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Key attribute in Vue

Vue does the heavy lifting of updating what’s rendered to the screen. But there’s only so much that Vue can know about your app and how it should do these updates.

Developer needs to give vue some hints for it to render. The key attribute tells Vue how your data relates to the HTML elements it’s rendering to the screen.

Please don’t mistake it to be a directive like v-for. It’s not even a prop, even though it looks exactly like one.

Let’s say you’re rendering a list of components using v-for, and those components have one or more of the following:

  • Their own local state
  • Some sort of initialization process, typically in created or mounted hooks
  • Non-reactive DOM manipulation, through jQuery or vanilla APIs

If you sort that list, or update it in any other way, you’ll need to re-render some of the components in that list. But you won’t want to re-render everything in the list, just the things that have changed.

This is where keys come in.

Avoid using an index as the key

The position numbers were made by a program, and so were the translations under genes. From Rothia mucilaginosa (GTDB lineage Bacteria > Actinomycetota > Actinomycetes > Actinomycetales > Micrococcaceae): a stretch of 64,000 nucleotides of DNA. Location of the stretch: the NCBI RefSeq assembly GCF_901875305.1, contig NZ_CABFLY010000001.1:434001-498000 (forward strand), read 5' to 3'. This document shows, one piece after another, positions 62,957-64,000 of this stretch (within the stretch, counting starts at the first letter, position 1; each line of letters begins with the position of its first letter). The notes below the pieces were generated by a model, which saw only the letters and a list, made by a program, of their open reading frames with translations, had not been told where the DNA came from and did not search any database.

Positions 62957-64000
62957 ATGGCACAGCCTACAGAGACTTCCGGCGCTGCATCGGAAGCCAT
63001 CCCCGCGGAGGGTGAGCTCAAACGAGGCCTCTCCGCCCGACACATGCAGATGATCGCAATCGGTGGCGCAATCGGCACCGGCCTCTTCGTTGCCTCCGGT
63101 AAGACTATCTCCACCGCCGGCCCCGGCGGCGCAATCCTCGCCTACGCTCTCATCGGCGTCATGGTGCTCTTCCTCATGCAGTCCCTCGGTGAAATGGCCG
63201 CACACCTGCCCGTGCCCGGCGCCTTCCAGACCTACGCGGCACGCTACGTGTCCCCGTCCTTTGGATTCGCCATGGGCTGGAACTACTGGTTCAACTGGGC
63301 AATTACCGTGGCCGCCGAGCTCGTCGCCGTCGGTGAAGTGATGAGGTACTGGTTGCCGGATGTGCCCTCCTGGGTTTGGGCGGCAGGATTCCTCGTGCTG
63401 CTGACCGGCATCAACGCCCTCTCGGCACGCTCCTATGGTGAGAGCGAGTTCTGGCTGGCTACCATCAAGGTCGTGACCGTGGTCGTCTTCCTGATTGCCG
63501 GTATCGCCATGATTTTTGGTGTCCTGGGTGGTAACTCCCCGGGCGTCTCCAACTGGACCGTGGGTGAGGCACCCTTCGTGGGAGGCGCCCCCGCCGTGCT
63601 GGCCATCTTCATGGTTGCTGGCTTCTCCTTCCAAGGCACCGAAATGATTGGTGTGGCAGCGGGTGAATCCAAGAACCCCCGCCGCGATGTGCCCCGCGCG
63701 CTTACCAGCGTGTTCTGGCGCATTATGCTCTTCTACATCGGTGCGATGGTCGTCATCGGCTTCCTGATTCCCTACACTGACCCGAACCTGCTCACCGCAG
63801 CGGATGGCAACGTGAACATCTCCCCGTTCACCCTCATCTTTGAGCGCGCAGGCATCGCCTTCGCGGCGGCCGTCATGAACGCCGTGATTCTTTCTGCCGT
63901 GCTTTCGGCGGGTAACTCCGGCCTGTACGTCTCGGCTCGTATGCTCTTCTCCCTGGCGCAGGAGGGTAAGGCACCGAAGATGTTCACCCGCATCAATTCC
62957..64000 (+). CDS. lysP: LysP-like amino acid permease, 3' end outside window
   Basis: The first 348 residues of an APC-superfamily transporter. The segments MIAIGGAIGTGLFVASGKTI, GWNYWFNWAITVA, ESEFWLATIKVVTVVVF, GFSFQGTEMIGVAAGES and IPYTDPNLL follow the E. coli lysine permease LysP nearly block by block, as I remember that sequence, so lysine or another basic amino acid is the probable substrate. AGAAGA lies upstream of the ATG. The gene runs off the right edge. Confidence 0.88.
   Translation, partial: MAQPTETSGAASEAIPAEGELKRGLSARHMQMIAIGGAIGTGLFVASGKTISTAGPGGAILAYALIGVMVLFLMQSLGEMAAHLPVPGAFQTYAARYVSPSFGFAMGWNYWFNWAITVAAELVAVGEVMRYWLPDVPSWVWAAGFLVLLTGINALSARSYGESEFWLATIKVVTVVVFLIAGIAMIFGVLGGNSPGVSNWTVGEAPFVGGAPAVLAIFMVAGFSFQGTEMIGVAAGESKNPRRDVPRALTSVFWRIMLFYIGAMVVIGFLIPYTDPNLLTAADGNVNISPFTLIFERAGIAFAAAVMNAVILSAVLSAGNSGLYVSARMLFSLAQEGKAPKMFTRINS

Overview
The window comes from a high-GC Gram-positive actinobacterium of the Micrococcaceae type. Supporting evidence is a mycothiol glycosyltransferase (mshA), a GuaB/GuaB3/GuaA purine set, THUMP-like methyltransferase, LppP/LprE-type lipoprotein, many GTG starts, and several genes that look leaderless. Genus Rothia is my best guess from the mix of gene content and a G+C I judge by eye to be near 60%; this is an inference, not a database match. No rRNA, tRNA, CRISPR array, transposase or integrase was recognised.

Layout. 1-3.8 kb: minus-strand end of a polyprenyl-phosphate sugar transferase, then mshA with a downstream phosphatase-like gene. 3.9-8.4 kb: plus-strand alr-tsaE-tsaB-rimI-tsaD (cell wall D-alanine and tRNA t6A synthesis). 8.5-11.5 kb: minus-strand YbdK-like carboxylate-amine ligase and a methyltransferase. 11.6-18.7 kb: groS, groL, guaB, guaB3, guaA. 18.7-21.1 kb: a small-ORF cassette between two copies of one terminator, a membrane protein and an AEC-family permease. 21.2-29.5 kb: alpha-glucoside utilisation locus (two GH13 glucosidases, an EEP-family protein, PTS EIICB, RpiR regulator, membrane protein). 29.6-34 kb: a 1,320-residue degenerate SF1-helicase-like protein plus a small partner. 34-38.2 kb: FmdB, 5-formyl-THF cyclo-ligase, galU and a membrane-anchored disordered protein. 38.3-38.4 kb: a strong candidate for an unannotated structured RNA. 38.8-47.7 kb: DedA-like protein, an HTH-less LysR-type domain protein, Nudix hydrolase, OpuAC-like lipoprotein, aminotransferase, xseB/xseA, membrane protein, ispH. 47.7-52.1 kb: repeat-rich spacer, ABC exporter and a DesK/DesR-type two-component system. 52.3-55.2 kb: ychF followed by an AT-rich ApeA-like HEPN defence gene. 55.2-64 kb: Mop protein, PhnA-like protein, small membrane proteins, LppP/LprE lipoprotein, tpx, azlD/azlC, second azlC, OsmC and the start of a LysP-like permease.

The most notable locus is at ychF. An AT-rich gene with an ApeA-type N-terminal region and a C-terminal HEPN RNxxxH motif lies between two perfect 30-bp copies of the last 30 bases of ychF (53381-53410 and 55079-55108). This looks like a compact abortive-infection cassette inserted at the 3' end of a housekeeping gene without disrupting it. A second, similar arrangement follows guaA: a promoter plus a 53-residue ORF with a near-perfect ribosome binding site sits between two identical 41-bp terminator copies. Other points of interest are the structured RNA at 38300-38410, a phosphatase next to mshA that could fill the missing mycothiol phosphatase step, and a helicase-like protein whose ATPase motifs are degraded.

Developers tend to make the key value as the index of the array. But it’s not helpful as its not tied to that specific object.

Let’s see an example.

Take a list of people (Array of objects)

const peopleList = [
  { name: 'Derek', age: 31 },
  { name: 'Tina', age: 23 },
  { name: 'Simon', age: 25 },

Lets render this list now

  <li v-for="(people, index) from peopleList" :key="index">
    {{ people.name }} - {{ people.index }}

The output for this would be:

Derek - 0
Tina - 1
Simon - 2

If we remove Tina, we will get this:

Derek - 0
Simon - 1

Derek stays with the same index of 0, so Derek is still using the same component after the change. Tina had the index of 1, but now Simon has that index. So Simon took over the component that Tina had, instead of sticking with his own component.

Now let’s try to keep the same component for Simon, even after deleting Tina’s component.

Unique ID as key

Let’s look at the updated list:

const peopleList = [
  { id: 'derek-31', name: 'Derek', age: 31 },
  { id: 'tina-23', name: 'Tina', age: 23 },
  { id: 'simon-25', name: 'Simon', age: 25 },

What have we done here now? We just gave every one a unique id in the list. Now let’s use this as the key’s value instead of using index as the value

  <li v-for="people from peopleList" :key="id">
    {{ people.name }} - {{ people.index }}

Now the output would be:

Derek - derek-31
Tina - tina-23
Simon - simon-25

If we remove Tina now, the output would be:

Derek - derek-31
Simon - simon-25

Initially in the previous example Vue didn’t know how to update the DOM, as it relied on key’s value as index. Now, Vue knows that it can keep the two components for Derek and Simon, and all it has to do is delete Tina’s component.

This is really useful, and helps us a lot when we have more complex components.

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